Dozens of fluffy, purebred cats have popped up in Montgomery Co.

One of the Himalayan cats found outdoors in Montgomery County over the last two weeks. As of Thursday afternoon, 35 had been recovered. (Courtesy of Montgomery County Cat Coalition)
One of the Himalayan cats found outdoors in Montgomery County over the last two weeks. As of Thursday afternoon, 35 had been recovered. (Courtesy of Montgomery County Cat Coalition)
One of the Himalayan cats found outdoors in Montgomery County over the last two weeks. As of Thursday afternoon, 35 had been recovered. (Courtesy of Montgomery County Cat Coalition)

Some very pretty kitties have been popping up, one after the other, in parks and private yards in Montgomery County, Maryland.

About two weeks ago, groups of kittens were found along the Sligo Creek Trail, which runs through Montgomery and Prince George’s counties. Reports about more sightings followed, and the Montgomery County Cat Coalition, which works to cut the county’s feral cat population, got involved.

WTOP’s Kate Ryan captured this rescued Himalayan kitten on video while reporting this story.

Beverly Carragher with the Montgomery County Cat Coalition said this wasn’t your ordinary stray cat sighting situation.

All of the cats that were turning up from the Sligo Creek Trail to the Wheaton Library area were Himalayans — a sought after breed, famous for their blue eyes and dense, fluffy coats.

Carragher said it was odd to find so many purebred cats in one area in such a short span of time.

“It just seemed odd but, you know, things happen,” she said.

Still, Carragher decided to return to the same general area, “and sure enough, I would spot another one.” As she talked to people on the trail, they would often point out even more of the Himalayan cats.

Her group started posting flyers, asking the public to call them when they spotted more of the purebred cats.

“It just sort of snowballed” she said, explaining that, as of Thursday afternoon, as many as 35 cats and kittens — all Himalayans — had been recovered. They range in age from 6 months to 10-years-old.

Carragher is clear on one thing: these cats are not feral. “Of course they were hungry and tired and scared,” she said, but once they were taken in and placed with foster families “they’re perfectly fine” in terms of their behavior. Carragher believes it confirms her belief that they were once house cats.

“Their fluffy coats need care,” said Carragher. “They’re matted a little bit and some of them have fleas, which is understandable, even if they’ve been out for a short time.”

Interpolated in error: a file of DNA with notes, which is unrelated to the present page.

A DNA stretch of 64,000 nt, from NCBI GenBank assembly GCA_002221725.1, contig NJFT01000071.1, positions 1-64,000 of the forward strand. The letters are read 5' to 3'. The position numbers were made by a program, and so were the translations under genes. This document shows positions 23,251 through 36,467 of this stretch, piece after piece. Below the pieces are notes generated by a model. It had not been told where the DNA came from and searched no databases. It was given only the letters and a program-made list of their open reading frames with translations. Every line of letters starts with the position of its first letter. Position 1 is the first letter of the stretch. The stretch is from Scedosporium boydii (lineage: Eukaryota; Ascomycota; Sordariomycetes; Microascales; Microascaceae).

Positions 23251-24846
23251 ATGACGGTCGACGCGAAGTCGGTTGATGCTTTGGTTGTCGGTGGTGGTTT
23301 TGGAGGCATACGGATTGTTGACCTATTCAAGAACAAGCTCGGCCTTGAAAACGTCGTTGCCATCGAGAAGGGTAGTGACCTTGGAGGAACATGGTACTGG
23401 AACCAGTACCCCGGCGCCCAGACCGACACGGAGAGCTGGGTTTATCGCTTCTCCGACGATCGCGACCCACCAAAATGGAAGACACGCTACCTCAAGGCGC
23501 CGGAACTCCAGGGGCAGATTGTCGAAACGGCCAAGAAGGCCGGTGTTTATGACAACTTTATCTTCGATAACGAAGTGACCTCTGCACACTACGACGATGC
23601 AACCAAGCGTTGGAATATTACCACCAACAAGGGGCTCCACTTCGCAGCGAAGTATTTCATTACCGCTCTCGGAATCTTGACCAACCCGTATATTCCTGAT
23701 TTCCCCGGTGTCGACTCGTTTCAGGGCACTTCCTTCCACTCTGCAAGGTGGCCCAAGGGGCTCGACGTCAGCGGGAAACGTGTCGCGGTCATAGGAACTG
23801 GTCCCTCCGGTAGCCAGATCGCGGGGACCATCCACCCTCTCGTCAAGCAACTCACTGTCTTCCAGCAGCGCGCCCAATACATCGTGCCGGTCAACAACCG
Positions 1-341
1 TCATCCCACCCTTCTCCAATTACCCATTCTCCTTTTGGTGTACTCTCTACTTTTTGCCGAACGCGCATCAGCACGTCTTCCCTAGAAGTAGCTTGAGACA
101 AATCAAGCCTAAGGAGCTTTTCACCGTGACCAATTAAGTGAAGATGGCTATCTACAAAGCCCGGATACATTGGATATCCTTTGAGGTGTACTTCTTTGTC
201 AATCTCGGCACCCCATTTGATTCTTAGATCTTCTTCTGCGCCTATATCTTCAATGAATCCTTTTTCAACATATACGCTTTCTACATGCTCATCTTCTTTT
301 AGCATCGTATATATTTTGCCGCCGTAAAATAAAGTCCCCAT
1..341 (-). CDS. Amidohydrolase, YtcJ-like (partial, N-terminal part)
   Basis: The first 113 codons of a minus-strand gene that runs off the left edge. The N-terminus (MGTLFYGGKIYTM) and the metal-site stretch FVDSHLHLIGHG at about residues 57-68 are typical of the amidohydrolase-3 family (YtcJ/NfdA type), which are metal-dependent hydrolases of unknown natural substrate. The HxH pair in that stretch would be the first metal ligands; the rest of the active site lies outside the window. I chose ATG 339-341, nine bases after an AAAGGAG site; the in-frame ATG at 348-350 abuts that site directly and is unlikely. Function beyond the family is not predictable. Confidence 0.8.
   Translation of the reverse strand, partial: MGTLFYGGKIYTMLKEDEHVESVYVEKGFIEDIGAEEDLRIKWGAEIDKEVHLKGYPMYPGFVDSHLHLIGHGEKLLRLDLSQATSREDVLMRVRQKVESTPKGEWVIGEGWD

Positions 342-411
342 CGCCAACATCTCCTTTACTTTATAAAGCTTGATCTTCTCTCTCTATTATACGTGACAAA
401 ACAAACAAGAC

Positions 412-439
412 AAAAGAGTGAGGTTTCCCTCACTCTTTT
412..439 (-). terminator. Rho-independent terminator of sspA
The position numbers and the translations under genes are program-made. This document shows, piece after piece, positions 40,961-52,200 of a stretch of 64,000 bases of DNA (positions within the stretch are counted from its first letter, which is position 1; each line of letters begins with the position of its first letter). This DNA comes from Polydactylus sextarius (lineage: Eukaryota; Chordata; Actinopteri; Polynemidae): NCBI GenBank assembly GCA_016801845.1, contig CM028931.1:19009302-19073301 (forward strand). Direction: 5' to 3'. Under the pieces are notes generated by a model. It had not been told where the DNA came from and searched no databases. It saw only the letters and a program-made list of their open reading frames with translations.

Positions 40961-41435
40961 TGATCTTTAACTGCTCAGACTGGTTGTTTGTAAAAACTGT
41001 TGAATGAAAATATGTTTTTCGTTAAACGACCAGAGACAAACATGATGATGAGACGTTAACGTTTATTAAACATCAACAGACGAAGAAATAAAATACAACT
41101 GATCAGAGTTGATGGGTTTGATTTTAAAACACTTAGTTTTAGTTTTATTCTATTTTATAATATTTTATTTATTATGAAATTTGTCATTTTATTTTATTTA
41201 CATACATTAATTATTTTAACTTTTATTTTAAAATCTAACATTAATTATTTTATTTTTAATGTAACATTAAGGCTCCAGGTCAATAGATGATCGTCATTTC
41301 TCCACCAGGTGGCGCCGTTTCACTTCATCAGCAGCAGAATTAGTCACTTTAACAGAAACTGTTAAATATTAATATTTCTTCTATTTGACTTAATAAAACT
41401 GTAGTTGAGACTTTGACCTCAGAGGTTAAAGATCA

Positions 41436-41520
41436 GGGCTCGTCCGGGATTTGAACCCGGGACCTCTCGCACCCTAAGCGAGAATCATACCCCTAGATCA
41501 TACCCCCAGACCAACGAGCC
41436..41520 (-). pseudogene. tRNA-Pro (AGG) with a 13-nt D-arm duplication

One big concern is the health of the cats. Carragher said none of the cats have been microchipped, and nothing is known about their medical histories. So far, one adult cat has died and Carragher said the cause of that cat’s death isn’t clear. She advises anyone who takes in any cat to make sure to keep it isolated from the rest of their pets until it can be checked by a veterinarian.

Thomas Ingle, the field supervisor with the Montgomery County Office of Animal Services, is also mystified by the appearance of these cats. Because they’re not microchipped and have no collars or tags, “it makes it even harder to track down the person who could be involved in this,” he said.

Ingle said his agency is trying to piece together how this happened — and who might be responsible.

“We have some concerns that they came from somebody, and we don’t know what their intentions may have been,” said Ingle. “Our primary focus right now is just trying to support MC C³,” he added, using an acronym for Carragher’s group.

According to the first vet checks of the cats collected so far, Ingle said, “Some of the cats were dehydrated, some of them were not grooming themselves, which is an indicator of high stress, or they’re not thriving outside.”

Carragher said, given the fact that the Himalayans all seem to have been indoor cats, she considers it a cruelty case. “You’re putting a poor cat out here that doesn’t know anything about surviving in a wild environment.”

Himalayan cat breeders have been contacting her group demanding answers. “Of course, they’re outraged by this,” she said. And Carragher does expect that county officials will investigate.

The group has been flooded with requests to adopt the cats. Carragher said that’s not surprising given the appeal of the breed. But she said most are being fostered now, while eight of them went into care at the Animal Services facility.

Carragher said people who want to help out can volunteer to foster kittens who need socialization. “It just takes a little patience and time” to help kittens found outdoors become socialized for a future indoor home.

Ingle agreed that if people want to help cats and kittens that need homes, they can adopt from their local shelters and support the work of groups like the Montgomery County Cat Coalition.

“They definitely need more volunteers for the amount of work of trapping and neutering and spaying all the cats in Montgomery County that are outside,” said Ingle.

For more information about the Montgomery County Cat Coalition, visit their website.

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Kate Ryan

As a member of the award-winning WTOP News, Kate is focused on state and local government. Her focus has always been on how decisions made in a council chamber or state house affect your house. She's also covered breaking news, education and more.

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